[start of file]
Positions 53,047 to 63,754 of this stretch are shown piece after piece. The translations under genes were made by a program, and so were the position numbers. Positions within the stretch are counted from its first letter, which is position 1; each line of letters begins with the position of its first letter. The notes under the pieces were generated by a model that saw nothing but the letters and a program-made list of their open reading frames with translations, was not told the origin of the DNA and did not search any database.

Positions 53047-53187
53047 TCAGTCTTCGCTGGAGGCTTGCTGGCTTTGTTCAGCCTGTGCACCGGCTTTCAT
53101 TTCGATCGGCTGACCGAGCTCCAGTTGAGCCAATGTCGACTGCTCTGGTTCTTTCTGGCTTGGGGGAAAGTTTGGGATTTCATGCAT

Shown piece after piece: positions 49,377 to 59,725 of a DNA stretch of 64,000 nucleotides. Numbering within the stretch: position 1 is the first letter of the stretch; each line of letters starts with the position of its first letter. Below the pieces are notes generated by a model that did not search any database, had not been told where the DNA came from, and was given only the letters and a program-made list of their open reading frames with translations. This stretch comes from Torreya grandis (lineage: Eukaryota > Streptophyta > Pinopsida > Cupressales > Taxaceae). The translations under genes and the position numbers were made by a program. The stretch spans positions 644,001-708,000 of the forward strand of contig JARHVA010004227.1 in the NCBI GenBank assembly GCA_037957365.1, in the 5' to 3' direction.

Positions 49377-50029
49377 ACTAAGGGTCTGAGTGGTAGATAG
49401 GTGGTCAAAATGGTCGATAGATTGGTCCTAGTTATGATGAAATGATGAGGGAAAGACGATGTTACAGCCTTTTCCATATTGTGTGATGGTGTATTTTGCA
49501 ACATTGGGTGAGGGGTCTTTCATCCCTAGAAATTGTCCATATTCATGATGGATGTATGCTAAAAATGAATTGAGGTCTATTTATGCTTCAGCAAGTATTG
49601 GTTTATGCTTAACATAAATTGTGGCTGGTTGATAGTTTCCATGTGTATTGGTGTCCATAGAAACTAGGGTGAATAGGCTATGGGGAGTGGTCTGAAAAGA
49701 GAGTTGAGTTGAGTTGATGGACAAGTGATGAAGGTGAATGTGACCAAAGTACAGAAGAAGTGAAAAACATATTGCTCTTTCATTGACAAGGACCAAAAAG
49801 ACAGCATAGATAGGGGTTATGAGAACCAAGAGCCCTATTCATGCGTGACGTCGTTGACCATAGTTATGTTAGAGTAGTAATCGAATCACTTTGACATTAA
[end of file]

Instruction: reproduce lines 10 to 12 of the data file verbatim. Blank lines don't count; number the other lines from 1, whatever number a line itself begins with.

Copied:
49601 GTTTATGCTTAACATAAATTGTGGCTGGTTGATAGTTTCCATGTGTATTGGTGTCCATAGAAACTAGGGTGAATAGGCTATGGGGAGTGGTCTGAAAAGA
49701 GAGTTGAGTTGAGTTGATGGACAAGTGATGAAGGTGAATGTGACCAAAGTACAGAAGAAGTGAAAAACATATTGCTCTTTCATTGACAAGGACCAAAAAG
49801 ACAGCATAGATAGGGGTTATGAGAACCAAGAGCCCTATTCATGCGTGACGTCGTTGACCATAGTTATGTTAGAGTAGTAATCGAATCACTTTGACATTAA